National Security

Obama Proposes Shifting Funds from Nuclear Nonproliferation to Nuclear Weapons

Hundreds of millions of dollars proposed in new spending on warheads.

The Obama administration will propose a deep cut in funding for nuclear nonproliferation programs at the Energy Department largely so it can boost the department's spending to modernize its stockpile of nuclear weapons, according to government officials familiar with the proposed 2014 federal budget to be unveiled Wednesday, April 10.

The half-billion-dollar shift in spending priorities reflects an administration decision that nuclear explosives work the Energy Department performs for the military should be both accelerated and expanded. But Democrats on Capitol Hill and independent arms control groups predicted the decision will provoke controversy and a substantial budget fight this year.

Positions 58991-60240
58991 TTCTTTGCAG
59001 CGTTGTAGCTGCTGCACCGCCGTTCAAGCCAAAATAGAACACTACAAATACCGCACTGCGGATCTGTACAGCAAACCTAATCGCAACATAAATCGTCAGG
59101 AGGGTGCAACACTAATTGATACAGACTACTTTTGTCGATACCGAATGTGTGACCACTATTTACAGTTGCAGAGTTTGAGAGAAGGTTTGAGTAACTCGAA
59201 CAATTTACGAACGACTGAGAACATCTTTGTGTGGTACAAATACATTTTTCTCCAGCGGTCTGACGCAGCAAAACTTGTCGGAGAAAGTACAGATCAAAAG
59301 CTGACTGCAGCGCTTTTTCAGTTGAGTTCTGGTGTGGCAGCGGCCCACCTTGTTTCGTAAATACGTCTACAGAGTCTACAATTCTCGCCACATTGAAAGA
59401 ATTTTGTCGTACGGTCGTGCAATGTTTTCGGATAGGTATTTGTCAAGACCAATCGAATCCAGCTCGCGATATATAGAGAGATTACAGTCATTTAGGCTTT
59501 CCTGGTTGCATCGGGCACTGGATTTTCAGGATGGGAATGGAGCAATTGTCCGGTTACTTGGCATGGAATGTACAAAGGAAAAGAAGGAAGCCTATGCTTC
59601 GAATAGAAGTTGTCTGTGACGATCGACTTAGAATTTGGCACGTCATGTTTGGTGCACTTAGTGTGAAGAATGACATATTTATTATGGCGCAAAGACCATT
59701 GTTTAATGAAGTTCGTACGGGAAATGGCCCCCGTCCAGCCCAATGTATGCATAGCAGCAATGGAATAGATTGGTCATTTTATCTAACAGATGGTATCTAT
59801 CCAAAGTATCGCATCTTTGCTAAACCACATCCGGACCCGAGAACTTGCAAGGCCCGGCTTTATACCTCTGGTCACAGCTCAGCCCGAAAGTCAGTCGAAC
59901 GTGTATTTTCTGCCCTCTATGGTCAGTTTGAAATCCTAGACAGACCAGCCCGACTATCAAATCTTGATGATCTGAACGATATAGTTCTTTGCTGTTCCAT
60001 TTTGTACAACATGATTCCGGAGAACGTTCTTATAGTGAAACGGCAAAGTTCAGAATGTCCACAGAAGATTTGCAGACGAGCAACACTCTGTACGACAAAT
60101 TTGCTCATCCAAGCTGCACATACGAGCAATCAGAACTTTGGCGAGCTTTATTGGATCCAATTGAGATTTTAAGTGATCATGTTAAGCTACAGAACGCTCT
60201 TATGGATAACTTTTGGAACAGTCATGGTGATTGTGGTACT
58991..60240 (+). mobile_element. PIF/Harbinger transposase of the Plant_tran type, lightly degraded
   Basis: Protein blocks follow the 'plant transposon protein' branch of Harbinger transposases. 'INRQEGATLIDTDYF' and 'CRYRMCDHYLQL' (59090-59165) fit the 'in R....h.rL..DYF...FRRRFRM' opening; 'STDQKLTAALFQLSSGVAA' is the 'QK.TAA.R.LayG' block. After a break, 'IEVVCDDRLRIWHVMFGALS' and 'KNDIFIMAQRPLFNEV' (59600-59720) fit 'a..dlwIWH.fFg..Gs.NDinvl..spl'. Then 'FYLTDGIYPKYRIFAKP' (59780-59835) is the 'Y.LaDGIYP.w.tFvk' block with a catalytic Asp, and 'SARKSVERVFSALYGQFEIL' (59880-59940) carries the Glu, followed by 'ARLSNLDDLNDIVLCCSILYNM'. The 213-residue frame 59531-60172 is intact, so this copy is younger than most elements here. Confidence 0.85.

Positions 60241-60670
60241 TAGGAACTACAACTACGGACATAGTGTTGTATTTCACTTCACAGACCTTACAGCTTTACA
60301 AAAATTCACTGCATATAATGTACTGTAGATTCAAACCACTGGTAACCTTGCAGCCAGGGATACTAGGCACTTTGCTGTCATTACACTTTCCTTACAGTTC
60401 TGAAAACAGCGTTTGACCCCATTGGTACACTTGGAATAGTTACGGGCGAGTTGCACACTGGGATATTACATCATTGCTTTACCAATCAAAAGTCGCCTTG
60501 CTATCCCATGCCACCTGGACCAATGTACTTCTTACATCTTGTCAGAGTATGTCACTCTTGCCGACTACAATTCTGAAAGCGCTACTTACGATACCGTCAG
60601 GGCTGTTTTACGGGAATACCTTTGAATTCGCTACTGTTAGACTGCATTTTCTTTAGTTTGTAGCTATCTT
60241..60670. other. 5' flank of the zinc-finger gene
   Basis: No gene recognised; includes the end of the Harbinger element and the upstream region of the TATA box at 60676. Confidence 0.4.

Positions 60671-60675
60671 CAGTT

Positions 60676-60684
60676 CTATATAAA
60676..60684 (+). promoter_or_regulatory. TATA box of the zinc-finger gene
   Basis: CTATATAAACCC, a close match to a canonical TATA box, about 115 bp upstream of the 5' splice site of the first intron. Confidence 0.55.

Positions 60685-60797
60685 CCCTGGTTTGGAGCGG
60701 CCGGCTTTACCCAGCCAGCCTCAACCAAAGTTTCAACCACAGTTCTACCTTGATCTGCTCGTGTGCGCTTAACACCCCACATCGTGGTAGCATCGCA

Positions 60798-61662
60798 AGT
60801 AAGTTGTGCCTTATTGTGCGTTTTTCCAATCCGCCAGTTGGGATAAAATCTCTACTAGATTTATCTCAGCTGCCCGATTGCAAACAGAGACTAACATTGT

Under the 2014 proposal, the Energy Department's nuclear weapons activities funding -- which includes modernization efforts for bomber-based and missile-based warheads -- would be increased roughly 7 percent, or around $500 million, above the current level of $7.227 billion for these activities.

The department's nonproliferation programs, aimed at diminishing the security threat posed by fissile materials in other countries that can be used for nuclear weapons, would be cut by roughly 20 percent, or $460 million, below the current level of $2.45 billion, the officials said.